'America's Got Talent': Meghan Markle Surprises Contestant Archie Williams During Finale

Meghan Markle made a rare TV appearance on Wednesday's America's Got Talent season finale to send a message of encouragement to contestant Archie Williams. The Duchess of Sussex made her surprise visit via video during the NBC show's season end, revealing she and husband Prince Harry had been moved by the story of the man who shares the name of their 15-month-old son.

"Just wanted to let you know that we’ve been so moved by your story and we’ve been cheering you on every week and it’s not just because we’re partial to the name," the former actress said. "So, a very special message to you that I’ll probably be saying all of my life, but on this night it’s specifically for you: Archie, we are proud of you and are rooting for you, we can’t wait to see what you do."

Assuring Williams she and Harry were "in [his] corner," the Suits alum said she was sending him hopes for a bright future after he revealed in his May audition on AGT that he spent 37 years in prison for crimes he didn’t commit. Williams, who was released in March 2019 after being wrongly convicted of aggravated rape and attempted murder, said on the show, "I knew I was innocent, I didn’t commit a crime. But being a poor Black kid, I didn’t have the economic ability to fight the state of Louisiana. Days turned into weeks, into months, into years and into decades. It’s like a nightmare."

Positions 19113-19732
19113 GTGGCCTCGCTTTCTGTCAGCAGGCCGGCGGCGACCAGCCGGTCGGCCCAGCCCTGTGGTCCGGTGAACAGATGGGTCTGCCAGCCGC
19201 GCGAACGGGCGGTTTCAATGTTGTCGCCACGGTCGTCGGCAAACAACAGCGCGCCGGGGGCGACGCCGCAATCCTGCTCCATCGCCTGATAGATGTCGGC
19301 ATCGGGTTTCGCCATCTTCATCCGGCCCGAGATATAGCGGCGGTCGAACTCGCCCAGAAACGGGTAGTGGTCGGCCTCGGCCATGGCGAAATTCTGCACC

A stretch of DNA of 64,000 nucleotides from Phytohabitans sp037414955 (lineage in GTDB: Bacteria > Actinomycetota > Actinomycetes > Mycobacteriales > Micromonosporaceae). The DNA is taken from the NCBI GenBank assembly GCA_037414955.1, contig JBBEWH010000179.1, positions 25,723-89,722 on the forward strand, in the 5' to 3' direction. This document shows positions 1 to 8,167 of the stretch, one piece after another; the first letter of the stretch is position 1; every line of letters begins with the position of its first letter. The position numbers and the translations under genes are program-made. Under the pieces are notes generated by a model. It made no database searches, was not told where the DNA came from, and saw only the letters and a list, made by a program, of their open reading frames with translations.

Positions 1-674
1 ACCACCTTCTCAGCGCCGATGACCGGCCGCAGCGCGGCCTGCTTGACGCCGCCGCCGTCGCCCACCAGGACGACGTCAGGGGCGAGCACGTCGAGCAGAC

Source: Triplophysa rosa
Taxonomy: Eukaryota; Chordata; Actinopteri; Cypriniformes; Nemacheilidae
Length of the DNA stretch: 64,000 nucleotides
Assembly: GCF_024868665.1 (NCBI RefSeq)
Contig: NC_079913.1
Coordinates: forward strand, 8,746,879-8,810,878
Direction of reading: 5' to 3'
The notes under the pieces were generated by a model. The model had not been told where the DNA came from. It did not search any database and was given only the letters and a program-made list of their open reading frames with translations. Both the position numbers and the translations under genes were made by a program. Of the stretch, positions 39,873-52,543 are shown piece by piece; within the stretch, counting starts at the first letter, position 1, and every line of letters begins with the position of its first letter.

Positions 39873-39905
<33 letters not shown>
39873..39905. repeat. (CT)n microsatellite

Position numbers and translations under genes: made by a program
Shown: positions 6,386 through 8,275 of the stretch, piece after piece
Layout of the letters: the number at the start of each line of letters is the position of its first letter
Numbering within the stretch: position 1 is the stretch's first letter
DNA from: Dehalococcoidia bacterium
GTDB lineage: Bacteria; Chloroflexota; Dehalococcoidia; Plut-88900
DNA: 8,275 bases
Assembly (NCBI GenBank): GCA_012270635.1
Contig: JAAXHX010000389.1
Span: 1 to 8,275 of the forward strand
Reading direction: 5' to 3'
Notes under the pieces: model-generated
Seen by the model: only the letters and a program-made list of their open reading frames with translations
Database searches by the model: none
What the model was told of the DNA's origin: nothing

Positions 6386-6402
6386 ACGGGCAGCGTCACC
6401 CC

While Williams' singing voice wowed judges Sofia Vergara, Heidi Klum, Simon Cowell and Howie Mandel throughout the competition, he ultimately lost to Brandon Leake, a spoken-word poet. In an interview with PEOPLE after the finale, Leake said he hopes his victory can inspire other poets to pursue their art, revealing he had already had young poets reach out to him to say their parents already understood their passion more after seeing his Golden Buzzer moment.

"More than just opening a door to come on AGT and be able to compete for a championship, this right here is genuinely a moment in which spoken word got a chance to be on the forefront of the American conscious," he told the magazine. "And we won. To know that an art form that was so underground for so long got the public eye and took a win, that's more than any million-dollar prize could ever be."